OT Week 2019: A small change makes a big difference at our Campion Unit
For Occupational Therapy Week 2019, we're sharing stories and advice from our staff and teams across Berkshire. This year’s theme is Small Change, Big Impact.
Occupational Therapists play a big role in helping our patients who might find everyday activities difficult because of an illness, their age, or if they’re living with a mental health condition.
The new activity board at Prospect Park
The Campion Unit based at Prospect Park Hospital provides inpatient mental health assessment and treatment for adults with learning disabilities. Christian Robertson is the Lead Occupational Therapist in the unit, and for OT Week 2019 he tells us how the team have made a big impact from a small change.
Active Support is a method of enabling people with learning disabilities to engage more in their daily lives by turning ‘person centred plans’ into ‘person centred action’.
It changes the style of support from ‘caring for’ to ‘working with’, promotes independence. It helps patients take an active part in their own lives so that they can be as ordinary as possible.
The Campion Unit reports the largest number of patient-on-staff assaults within Berkshire Healthcare. Our inpatients often have challenging behaviours, and structure and routine is essential to manage their care. We had a system of individual timetables of activities, based on interviews when they were referred to us. We noticed that when a patient feels unwell, their engagement with the timetable of activities is affected.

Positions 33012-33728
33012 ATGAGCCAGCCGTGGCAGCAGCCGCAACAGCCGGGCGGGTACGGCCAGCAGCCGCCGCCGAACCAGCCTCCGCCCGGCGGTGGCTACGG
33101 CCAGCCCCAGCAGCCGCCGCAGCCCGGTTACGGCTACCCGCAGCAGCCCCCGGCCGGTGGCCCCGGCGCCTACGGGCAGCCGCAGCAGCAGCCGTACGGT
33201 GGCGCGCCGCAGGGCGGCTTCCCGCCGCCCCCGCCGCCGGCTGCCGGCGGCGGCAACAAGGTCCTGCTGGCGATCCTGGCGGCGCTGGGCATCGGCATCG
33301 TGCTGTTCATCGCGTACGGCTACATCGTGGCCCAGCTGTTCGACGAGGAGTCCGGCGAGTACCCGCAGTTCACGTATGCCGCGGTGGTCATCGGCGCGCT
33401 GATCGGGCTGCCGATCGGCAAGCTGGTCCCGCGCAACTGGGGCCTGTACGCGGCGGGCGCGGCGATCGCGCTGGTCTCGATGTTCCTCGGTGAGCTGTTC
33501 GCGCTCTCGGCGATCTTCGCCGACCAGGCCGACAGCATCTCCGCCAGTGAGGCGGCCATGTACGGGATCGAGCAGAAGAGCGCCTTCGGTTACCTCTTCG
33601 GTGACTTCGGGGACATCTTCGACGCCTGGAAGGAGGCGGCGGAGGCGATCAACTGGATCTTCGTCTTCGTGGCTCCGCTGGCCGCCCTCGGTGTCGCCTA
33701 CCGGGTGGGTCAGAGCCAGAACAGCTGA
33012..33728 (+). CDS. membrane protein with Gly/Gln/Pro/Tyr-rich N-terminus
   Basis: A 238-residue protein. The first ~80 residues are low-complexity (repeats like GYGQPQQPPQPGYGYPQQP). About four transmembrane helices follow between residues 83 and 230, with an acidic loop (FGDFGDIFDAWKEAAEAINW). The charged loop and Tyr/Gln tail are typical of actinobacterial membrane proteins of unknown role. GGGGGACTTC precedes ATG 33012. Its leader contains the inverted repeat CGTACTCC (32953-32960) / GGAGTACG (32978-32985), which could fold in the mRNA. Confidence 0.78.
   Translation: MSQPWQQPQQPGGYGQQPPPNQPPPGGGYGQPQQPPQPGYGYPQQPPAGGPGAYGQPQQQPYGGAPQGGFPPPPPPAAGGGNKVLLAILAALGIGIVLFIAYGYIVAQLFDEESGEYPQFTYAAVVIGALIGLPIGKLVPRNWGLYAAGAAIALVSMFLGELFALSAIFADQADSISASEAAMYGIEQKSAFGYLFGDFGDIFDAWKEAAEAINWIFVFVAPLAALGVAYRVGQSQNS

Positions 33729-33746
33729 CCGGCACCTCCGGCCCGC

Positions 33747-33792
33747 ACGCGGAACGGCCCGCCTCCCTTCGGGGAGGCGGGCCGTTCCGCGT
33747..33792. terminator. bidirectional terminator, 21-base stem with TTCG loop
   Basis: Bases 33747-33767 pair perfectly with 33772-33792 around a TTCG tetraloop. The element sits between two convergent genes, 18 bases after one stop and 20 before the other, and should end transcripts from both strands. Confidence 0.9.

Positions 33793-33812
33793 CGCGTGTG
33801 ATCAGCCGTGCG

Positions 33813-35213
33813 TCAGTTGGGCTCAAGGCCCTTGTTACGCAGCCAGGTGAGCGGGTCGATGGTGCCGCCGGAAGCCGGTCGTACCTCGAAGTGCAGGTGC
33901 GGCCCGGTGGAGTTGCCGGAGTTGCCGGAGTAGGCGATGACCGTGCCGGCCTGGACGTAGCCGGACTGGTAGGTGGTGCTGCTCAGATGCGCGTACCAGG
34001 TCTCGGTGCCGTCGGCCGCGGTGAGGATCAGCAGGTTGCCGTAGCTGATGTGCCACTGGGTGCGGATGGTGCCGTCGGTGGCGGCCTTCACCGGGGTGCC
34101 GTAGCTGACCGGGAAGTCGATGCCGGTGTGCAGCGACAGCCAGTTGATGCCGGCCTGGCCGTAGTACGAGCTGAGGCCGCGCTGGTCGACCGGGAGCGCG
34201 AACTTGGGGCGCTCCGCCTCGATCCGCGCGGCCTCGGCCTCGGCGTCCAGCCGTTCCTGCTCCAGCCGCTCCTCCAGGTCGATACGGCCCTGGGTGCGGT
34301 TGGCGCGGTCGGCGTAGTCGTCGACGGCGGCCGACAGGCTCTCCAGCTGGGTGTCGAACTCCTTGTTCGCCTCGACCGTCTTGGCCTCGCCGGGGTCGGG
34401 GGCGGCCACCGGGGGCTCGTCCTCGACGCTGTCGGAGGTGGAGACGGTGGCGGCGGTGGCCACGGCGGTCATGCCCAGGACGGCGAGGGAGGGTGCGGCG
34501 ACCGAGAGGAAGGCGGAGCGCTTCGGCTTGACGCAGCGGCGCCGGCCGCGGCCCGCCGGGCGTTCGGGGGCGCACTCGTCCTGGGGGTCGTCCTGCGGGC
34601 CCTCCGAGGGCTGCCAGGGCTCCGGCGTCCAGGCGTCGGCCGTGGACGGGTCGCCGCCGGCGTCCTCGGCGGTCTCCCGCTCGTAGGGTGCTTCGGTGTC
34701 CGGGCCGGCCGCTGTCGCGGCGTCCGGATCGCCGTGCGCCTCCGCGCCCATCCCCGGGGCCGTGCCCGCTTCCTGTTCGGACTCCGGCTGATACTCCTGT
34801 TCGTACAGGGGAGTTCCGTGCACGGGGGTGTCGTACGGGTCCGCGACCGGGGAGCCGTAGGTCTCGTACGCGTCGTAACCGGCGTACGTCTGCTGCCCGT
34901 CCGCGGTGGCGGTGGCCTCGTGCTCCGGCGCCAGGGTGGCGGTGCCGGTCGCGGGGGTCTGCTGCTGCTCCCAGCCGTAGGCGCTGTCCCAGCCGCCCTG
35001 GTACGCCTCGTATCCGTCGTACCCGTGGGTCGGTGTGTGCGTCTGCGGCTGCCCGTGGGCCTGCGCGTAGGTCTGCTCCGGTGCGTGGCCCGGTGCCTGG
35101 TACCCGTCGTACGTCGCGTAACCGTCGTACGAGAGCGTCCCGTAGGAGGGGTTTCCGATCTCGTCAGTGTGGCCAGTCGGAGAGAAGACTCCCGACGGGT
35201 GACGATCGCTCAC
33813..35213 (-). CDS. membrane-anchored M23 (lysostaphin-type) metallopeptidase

Activity choice board
We decided to make a small change, and introduce a personalised ‘activity choice board’ to replace the timetables. We could use this to encourage patients to choose how they would like to spend their day.
This process blends with their individualised occupational therapy care plans, which might include sensory integration or interacting with the environment they’re living in.
Small change, big impact
Support staff feel more confident when working with patients, and patients have a sense of purpose while taking part in both individual and group activities. We’ve found it has helped reduced some of the challenging behaviours that would often lead to assaults.
Patients in recovery are now more likely to engage in meaningful occupations that need to become the norm for them to achieve discharge.
Being detained in a restrictive hospital environment doesn’t have to be a negative experience and when our patients leave us they’re significantly recovered and more able and skilled for the community.
This project has shown that the simplest of ideas – a small change – can make a big impact.
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